The Corresponence of James McNeil Whistler
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Documents associated with: frames
Record 20 of 92

System Number: 10020
Date: [1/14 May 1884?][1]
Author: JW
Place: [London]
Recipient: Mortimer Luddington Menpes[2]
Place: [London]
Repository: Harry Ransom Humanities Research Center, University of Texas at Austin, Texas
Document Type: ALS

If you could manage it might you not on your way to town look in?

I want to ask you about the colors of the fra new frames[3] you have made the list of - perhaps you may have put them down - green gold, red gold &c &c - thought I don't remember seeing it -

Besides I was thinking I might give you [p. 2] colored sketch of plan of room for Dowdeswell[4] as you are going there -

In case you manage this, pass by the Embankment, if quite early, I shall be at the 'shop' game[5] - & then on to Studio

[butterfly signature]

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1.  [1/14 May 1884?]
Dated by reference to preparations for an exhibition that opened on 17 May (see below).

2.  Mortimer Luddington Menpes
Mortimer Luddington Menpes (1860-1938), artist [more].

3.  new frames
The frames were in three shades of gold to complement the pictures.

4.  colored sketch of plan of room for Dowdeswell
The sketch has not been located. On 17 May 1884 the exhibition of 'Notes' - 'Harmonies' - 'Nocturnes' opened at Messrs Dowdeswell's gallery at 133 New Bond Street. The gallery was harmoniously decorated as an Arrangement in Flesh-Colour and Grey. Whistler sent the Dowdeswells a plan of the walls, 'Take great care of it and let me have it back to complete other details - ' he wrote. The colours were soft, the setting intimate, to appeal to a prosperous and cultivated class of visitor, reassuring and flattering visitors, by association, with its refinement. A journal commended the décor: 'The walls are of a very warm flesh-colour, the ceiling toned to correspond, the carpet is grey, the mantelpiece is draped with grey velvet edged with flesh-coloured cord, and at the corner of the mantel valance a Japanese butterfly of flesh-coloured velvet and a darker shade of grey is appliqué in the new style of needlework. In front of the grey velvet curtains, which close up the fireplace, stands a large crater of flesh-coloured earthenware, containing a large plant of marguerite daisies. Altogether the effect is very refined, harmonious and pleasant... the tints of the frames are subordinated to the pictures.' (Queen, 31 May 1884, GUL pc7, p. 5).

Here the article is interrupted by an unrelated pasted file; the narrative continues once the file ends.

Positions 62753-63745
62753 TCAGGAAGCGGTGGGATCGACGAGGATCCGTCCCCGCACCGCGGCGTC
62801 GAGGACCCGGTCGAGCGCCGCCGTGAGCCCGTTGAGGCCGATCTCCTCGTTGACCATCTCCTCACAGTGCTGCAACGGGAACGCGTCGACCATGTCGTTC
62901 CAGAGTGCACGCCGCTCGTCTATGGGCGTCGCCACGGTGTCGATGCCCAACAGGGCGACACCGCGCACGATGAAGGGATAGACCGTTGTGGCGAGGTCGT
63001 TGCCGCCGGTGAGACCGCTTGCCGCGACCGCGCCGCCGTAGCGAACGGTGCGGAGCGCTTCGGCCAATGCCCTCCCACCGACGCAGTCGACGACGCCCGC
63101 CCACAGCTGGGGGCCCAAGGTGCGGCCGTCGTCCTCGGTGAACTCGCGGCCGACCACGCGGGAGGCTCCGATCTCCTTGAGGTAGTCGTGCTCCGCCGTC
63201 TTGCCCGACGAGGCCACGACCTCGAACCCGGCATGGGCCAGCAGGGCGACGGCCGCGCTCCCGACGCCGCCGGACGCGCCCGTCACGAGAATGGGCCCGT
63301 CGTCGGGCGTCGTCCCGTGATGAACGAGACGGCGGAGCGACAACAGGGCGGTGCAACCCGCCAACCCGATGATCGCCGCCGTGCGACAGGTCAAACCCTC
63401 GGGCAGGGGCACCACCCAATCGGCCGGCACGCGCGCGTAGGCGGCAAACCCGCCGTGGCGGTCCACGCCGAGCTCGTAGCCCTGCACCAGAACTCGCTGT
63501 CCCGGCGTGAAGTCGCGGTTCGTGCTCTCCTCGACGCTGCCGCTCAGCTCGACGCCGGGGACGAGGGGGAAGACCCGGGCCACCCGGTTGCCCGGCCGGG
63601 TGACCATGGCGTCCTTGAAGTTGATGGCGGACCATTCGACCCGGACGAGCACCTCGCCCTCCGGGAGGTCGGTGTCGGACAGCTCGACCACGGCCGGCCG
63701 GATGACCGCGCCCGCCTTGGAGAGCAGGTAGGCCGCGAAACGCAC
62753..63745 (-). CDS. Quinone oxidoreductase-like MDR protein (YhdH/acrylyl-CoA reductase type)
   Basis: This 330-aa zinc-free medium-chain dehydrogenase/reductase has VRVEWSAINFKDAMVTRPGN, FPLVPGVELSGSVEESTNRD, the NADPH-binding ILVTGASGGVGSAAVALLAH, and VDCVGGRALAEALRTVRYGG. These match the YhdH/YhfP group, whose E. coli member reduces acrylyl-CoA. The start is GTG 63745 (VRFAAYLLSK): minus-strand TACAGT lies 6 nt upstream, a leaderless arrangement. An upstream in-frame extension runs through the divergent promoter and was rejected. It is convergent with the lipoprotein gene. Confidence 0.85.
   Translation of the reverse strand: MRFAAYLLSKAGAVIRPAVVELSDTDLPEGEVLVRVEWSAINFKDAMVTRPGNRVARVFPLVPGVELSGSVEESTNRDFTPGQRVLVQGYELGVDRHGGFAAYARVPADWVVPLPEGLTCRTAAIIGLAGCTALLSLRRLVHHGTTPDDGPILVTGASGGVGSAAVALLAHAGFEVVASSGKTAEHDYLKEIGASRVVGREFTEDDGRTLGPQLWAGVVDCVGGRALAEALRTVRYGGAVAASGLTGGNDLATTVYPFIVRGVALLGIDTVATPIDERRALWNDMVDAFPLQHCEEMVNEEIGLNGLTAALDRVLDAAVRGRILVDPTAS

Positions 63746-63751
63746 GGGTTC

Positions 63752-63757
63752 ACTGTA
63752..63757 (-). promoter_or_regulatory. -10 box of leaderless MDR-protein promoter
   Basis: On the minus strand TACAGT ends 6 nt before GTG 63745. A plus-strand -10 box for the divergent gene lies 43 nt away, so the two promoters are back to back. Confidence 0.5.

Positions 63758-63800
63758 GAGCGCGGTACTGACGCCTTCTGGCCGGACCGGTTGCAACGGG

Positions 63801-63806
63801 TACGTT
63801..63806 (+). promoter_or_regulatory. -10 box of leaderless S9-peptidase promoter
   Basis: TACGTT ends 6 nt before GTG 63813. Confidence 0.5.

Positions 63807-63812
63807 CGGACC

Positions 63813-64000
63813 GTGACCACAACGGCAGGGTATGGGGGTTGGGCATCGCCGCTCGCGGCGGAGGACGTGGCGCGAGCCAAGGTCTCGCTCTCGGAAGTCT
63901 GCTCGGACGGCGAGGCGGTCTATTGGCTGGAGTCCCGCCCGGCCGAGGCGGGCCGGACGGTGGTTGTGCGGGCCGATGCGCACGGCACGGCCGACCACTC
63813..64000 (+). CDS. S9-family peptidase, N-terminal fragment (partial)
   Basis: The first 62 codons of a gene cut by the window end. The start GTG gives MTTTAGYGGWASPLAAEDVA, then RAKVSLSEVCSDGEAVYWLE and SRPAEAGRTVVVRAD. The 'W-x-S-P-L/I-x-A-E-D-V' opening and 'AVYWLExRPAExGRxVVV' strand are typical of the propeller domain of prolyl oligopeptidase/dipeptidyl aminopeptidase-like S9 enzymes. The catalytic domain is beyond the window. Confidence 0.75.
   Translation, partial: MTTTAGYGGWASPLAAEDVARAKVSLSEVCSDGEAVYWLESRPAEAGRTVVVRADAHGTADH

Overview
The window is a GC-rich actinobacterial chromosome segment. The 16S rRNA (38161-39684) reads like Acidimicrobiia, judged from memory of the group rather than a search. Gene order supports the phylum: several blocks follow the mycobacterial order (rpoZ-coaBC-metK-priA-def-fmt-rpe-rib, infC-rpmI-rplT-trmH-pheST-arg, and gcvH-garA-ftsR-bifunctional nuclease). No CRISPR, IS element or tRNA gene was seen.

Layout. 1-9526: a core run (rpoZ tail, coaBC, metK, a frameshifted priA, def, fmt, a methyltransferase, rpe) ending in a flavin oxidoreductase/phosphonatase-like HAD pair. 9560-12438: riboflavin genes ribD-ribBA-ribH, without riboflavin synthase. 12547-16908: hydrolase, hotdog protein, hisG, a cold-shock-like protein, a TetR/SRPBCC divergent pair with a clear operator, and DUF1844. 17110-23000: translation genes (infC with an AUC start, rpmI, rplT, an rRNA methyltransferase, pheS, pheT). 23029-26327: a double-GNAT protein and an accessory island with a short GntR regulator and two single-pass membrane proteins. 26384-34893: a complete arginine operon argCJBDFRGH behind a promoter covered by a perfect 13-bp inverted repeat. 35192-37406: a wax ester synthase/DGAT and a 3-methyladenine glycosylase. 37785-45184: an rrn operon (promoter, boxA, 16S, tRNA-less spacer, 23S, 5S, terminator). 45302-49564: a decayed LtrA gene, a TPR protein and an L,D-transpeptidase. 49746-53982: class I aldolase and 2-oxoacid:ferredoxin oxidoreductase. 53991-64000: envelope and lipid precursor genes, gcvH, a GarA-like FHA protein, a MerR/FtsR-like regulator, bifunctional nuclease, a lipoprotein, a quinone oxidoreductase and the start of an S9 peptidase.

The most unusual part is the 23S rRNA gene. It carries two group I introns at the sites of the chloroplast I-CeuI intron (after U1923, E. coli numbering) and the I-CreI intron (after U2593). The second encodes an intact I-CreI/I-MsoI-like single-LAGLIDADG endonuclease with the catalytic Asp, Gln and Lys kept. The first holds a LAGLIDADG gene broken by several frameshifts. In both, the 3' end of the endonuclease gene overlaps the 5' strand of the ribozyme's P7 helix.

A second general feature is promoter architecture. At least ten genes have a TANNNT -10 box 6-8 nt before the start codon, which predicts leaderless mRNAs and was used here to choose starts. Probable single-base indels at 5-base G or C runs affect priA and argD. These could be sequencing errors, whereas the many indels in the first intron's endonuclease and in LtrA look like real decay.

5.  'shop' game
JW painted numerous Chelsea shop fronts about this time, including Chelsea Shops (YMSM 246), Chelsea: Yellow and Grey (YMSM 247), Harmony in Yellow and Brown: Sunday (YMSM 248) and Street in Old Chelsea (YMSM 249). They may have been painted specifically for the Dowdeswell exhibition.